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MARY LOUISE KELLY, BYLINE: This is STATE OF UKRAINE, a special podcast from NPR bringing you the latest news on the crisis in Ukraine.
ARI SHAPIRO, HOST:
Countries in the Middle East import a lot of their food from Ukraine and Russia. The cost of that food has been rising. And now with the war in Ukraine, inflation has gotten even worse. NPR's Peter Granitz reports people in the Mideast and their leaders are anxious about how high prices could go and the problems that could bring.
PETER GRANITZ, BYLINE: Waddah Chehade's family's business runs four grocery store brands in Lebanon and has more than a thousand employees. Before Russia's February attack in Ukraine, paying those workers was his highest expense. That has changed, he said when we called him.
WADDAH CHEHADE: The expense of diesel jumped from 3% of sales to 9% of our sales.
GRANITZ: Now it costs 30% more for the generator power that keeps the lights on and produce fresh. That and the increased cost of shipping has forced Chehade to raise prices between 5- and 10%. He says his stores see the same amount of shoppers, but they're spending about 10% less. They're cutting back on extras and the unnecessary items and buying up staples, like cooking oil.
CHEHADE: Today, the supplies are so limited, the demand is getting higher. Because people are afraid to lose these main commodities, they are stocking in their houses. And I am afraid that if we continue, the supply will go down more and more and the demand will go up more and more, which for sure will make the prices go crazy.
GRANITZ: Lebanon, like Turkey and Egypt, imports more than 70% of its wheat from Ukraine and Russia, says Dina Saleh, with the U.N.'s International Fund for Agricultural Development. She says global food prices could rise as much as 20% because of the invasion.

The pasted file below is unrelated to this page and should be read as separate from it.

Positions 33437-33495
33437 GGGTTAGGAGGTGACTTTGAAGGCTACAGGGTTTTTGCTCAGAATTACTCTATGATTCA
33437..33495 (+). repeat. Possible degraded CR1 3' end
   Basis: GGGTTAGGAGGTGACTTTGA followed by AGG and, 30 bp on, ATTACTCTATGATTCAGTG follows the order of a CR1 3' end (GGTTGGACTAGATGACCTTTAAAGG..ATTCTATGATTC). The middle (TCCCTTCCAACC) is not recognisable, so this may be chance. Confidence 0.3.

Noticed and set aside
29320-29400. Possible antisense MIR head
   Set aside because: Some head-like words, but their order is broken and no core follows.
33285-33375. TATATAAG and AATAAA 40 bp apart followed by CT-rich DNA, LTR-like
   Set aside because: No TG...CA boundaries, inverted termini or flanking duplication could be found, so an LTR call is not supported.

DINA SALEH: Ending the conflict now is the only solution to avert a global food crisis, and a protracted conflict will be catastrophic for the world's poorest people.
GRANITZ: In Egypt, the government is trying to fight inflation by raising interest rates, just like in the United States. The government has also devalued its currency and ordered local wheat growers to sell inside the country before exporting, says Mirette Mabrouk, an analyst at the Middle East Institute in Washington.
MIRETTE MABROUK: The government I think is bending over backwards to try and make sure that consumers don't really get it in the neck because if that happens, then you're looking at unrest. There's a difference between being deeply unhappy and being so unhappy that you're going to march out and say, we've had enough.
GRANITZ: Bread has a special place in Egyptian life. Indeed, the word for bread in the local Arabic is life. For more than three decades, the government has subsidized it for tens of millions of people.
MABROUK: To the poorest people, bread makes a difference between starving and not. So bread is a political litmus test, if you like.
GRANITZ: But the subsidies cost a lot of money, says Abu Dhabi Commercial Bank chief economist Monica Malik. And weaker governments, such as those in Yemen or Syria, don't have those options. Malik says the invasion poses a problem many governments have rarely dealt with.
MONICA MALIK: It's not so easy for governments to deal with this inflationary spike up because it is as a result of supply shortages. It's not so much demand-led.
GRANITZ: Malik expects it'll take years to recover from the price spikes throughout the economy. And the longer the crisis drags on, the more worried she is about hunger because Ukraine and Russia will be unable to export the food the world needs.
MALIK: The harvests for next year are not going to be planted, or a small amount is going to be planted. Global demand is just not going to be fully met. Countries like Egypt are looking more and more to India, Europe, et cetera. All the countries that depended on Russian and Ukrainian wheat are going to look elsewhere.
GRANITZ: But those new sources are more expensive.
Peter Granitz, NPR News, Amman.
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